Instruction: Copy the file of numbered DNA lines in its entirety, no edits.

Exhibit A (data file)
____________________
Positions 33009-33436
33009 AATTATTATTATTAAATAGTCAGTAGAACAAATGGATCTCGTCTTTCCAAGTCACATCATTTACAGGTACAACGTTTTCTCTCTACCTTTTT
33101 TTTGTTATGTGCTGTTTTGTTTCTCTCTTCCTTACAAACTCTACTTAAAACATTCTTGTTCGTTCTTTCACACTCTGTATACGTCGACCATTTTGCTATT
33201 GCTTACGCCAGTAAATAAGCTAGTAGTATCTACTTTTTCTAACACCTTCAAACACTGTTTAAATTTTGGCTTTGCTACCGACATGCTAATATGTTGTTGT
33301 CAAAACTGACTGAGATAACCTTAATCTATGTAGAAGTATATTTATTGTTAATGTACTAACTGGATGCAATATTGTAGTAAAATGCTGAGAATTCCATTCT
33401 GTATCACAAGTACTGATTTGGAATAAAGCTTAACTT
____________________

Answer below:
Positions 33009-33436
33009 AATTATTATTATTAAATAGTCAGTAGAACAAATGGATCTCGTCTTTCCAAGTCACATCATTTACAGGTACAACGTTTTCTCTCTACCTTTTT
33101 TTTGTTATGTGCTGTTTTGTTTCTCTCTTCCTTACAAACTCTACTTAAAACATTCTTGTTCGTTCTTTCACACTCTGTATACGTCGACCATTTTGCTATT
33201 GCTTACGCCAGTAAATAAGCTAGTAGTATCTACTTTTTCTAACACCTTCAAACACTGTTTAAATTTTGGCTTTGCTACCGACATGCTAATATGTTGTTGT
33301 CAAAACTGACTGAGATAACCTTAATCTATGTAGAAGTATATTTATTGTTAATGTACTAACTGGATGCAATATTGTAGTAAAATGCTGAGAATTCCATTCT
33401 GTATCACAAGTACTGATTTGGAATAAAGCTTAACTT